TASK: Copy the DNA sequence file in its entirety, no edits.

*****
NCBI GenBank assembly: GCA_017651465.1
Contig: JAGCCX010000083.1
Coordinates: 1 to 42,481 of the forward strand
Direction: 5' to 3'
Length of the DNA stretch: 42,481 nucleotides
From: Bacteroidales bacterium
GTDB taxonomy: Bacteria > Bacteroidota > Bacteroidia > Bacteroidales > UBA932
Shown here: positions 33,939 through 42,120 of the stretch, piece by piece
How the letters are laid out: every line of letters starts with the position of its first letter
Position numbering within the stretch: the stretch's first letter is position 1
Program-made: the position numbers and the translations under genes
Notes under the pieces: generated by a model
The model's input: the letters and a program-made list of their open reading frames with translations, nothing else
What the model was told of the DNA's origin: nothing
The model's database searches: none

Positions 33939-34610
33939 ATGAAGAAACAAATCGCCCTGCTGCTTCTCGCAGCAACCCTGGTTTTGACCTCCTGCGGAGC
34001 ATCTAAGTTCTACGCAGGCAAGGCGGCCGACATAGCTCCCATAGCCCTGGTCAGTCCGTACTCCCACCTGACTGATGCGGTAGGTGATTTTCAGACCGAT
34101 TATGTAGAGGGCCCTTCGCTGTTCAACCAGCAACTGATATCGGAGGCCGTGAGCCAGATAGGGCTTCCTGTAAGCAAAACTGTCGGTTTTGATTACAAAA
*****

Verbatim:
NCBI GenBank assembly: GCA_017651465.1
Contig: JAGCCX010000083.1
Coordinates: 1 to 42,481 of the forward strand
Direction: 5' to 3'
Length of the DNA stretch: 42,481 nucleotides
From: Bacteroidales bacterium
GTDB taxonomy: Bacteria > Bacteroidota > Bacteroidia > Bacteroidales > UBA932
Shown here: positions 33,939 through 42,120 of the stretch, piece by piece
How the letters are laid out: every line of letters starts with the position of its first letter
Position numbering within the stretch: the stretch's first letter is position 1
Program-made: the position numbers and the translations under genes
Notes under the pieces: generated by a model
The model's input: the letters and a program-made list of their open reading frames with translations, nothing else
What the model was told of the DNA's origin: nothing
The model's database searches: none

Positions 33939-34610
33939 ATGAAGAAACAAATCGCCCTGCTGCTTCTCGCAGCAACCCTGGTTTTGACCTCCTGCGGAGC
34001 ATCTAAGTTCTACGCAGGCAAGGCGGCCGACATAGCTCCCATAGCCCTGGTCAGTCCGTACTCCCACCTGACTGATGCGGTAGGTGATTTTCAGACCGAT
34101 TATGTAGAGGGCCCTTCGCTGTTCAACCAGCAACTGATATCGGAGGCCGTGAGCCAGATAGGGCTTCCTGTAAGCAAAACTGTCGGTTTTGATTACAAAA